extreme events, hill running and financial markets
I am currently in the Scottish Highlands for ten days or so, and my outings on the hills have made me reflect on extreme events. The fact that they lie so much outside the perceptions which people have about the world makes it very hard to appreciate that they occur at all. I’ve just finished reading Gillian Tett’s account of the financial crisis, Fool’s Gold.
As I plod up and down the soggy hillsides – it has rained almost all week – I have reflected on the similarities of extreme events in financial markets and extraordinary feats of hill running. These almost literally defy belief.
For example, on the Isle of Skye lies the most rugged set of peaks in Britain, the Cullins. The Cullin Ridge is probably the single most demanding outing in the British hills. It is only 10 miles or so in length. It involves 10,000 (ten thousand) feet of ascent and descent. But the most demanding aspect of it is that there are several rock climbs up to Very Difficult/Severe standard, prolonged bouts of exposed scrambling, and hardly any flat terrain at all. Over much of the length of the Ridge, a slip could prove fatal. Now, on firm, broad tracks which involved simply putting one foot in front of the other, a strong walker would be pleased to cover such a route in 8 hours. Most casual hill walkers could not even contemplate an outing of this kind.
Yet, incredibly, the record time for the Cullin Ridge is 3 hours 29 minutes, with no climbing aids used at all. One of the peaks involved symbolises the difficulties. The Inaccessible Pinnacle is a bizarre fin of rock attached to the ridge. A rock climb is needed to gain its sloping ridge, which is for the most part about six inches wide. As you climb, you are faced with exposure such that, in a popular description, there is a vertical drop on one side and an overhanging and infinite drop on the other! Certain death awaits anyone who falls unroped. At the summit, there is a Difficult 75 foot down-climb required to get off the peak. Elite Ridge runners go up and down this peak in under four minutes – four minutes!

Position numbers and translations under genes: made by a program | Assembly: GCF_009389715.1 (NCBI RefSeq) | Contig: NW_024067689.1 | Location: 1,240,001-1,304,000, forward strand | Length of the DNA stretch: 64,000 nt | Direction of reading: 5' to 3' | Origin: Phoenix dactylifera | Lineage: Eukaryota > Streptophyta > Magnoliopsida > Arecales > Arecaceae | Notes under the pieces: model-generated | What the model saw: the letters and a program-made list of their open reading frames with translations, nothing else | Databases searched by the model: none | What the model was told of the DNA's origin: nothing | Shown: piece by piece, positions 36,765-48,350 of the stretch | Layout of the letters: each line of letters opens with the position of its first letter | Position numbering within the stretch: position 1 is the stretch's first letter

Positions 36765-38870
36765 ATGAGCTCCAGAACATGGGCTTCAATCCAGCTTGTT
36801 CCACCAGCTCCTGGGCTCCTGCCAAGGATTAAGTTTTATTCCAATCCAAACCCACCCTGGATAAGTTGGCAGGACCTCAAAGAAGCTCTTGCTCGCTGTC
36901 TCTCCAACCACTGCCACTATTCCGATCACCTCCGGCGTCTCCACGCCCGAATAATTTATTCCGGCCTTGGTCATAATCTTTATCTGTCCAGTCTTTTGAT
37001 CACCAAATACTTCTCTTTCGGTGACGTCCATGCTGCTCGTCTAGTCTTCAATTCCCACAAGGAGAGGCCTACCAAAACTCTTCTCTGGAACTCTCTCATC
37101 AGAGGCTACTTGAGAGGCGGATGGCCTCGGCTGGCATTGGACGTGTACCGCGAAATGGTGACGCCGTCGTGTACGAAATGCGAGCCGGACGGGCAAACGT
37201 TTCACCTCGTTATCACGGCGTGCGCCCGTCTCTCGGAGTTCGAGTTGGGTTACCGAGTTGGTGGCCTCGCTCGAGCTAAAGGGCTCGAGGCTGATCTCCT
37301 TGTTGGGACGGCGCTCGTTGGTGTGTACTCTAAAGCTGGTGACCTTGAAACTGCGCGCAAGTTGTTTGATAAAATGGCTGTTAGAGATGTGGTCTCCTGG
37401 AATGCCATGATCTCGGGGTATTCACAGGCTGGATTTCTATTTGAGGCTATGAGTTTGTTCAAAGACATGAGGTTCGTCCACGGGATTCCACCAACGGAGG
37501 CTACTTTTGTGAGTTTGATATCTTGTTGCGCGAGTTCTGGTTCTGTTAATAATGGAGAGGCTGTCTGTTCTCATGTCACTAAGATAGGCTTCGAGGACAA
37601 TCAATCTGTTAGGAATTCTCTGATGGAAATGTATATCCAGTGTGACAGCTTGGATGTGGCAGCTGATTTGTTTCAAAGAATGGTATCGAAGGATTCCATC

There are ultra-marathon hill challenges such as the Bob Graham Round in the English Lake District, for example. This is 72 miles long with 26,000 – twenty six thousand – feet of ascent and descent. Seventy two miles is almost a triple marathon. The record time is 13 hours 54 minutes.
Now, without knowledge of these feats, someone familiar with the terrain involved would find it almost impossible to imagine that such times could be achieved. They are so far outside ‘normal’ perceptions.
Humans seem to find it hard to imagine extreme events in general. With much more dramatic consequences for us all, the same inability to contemplate the existence of extreme events occurred in financial markets, traders, senior bank management, regulators, central banks. We were very well equipped to withstand a ‘normal’ shock. But not the extreme event which actually took place.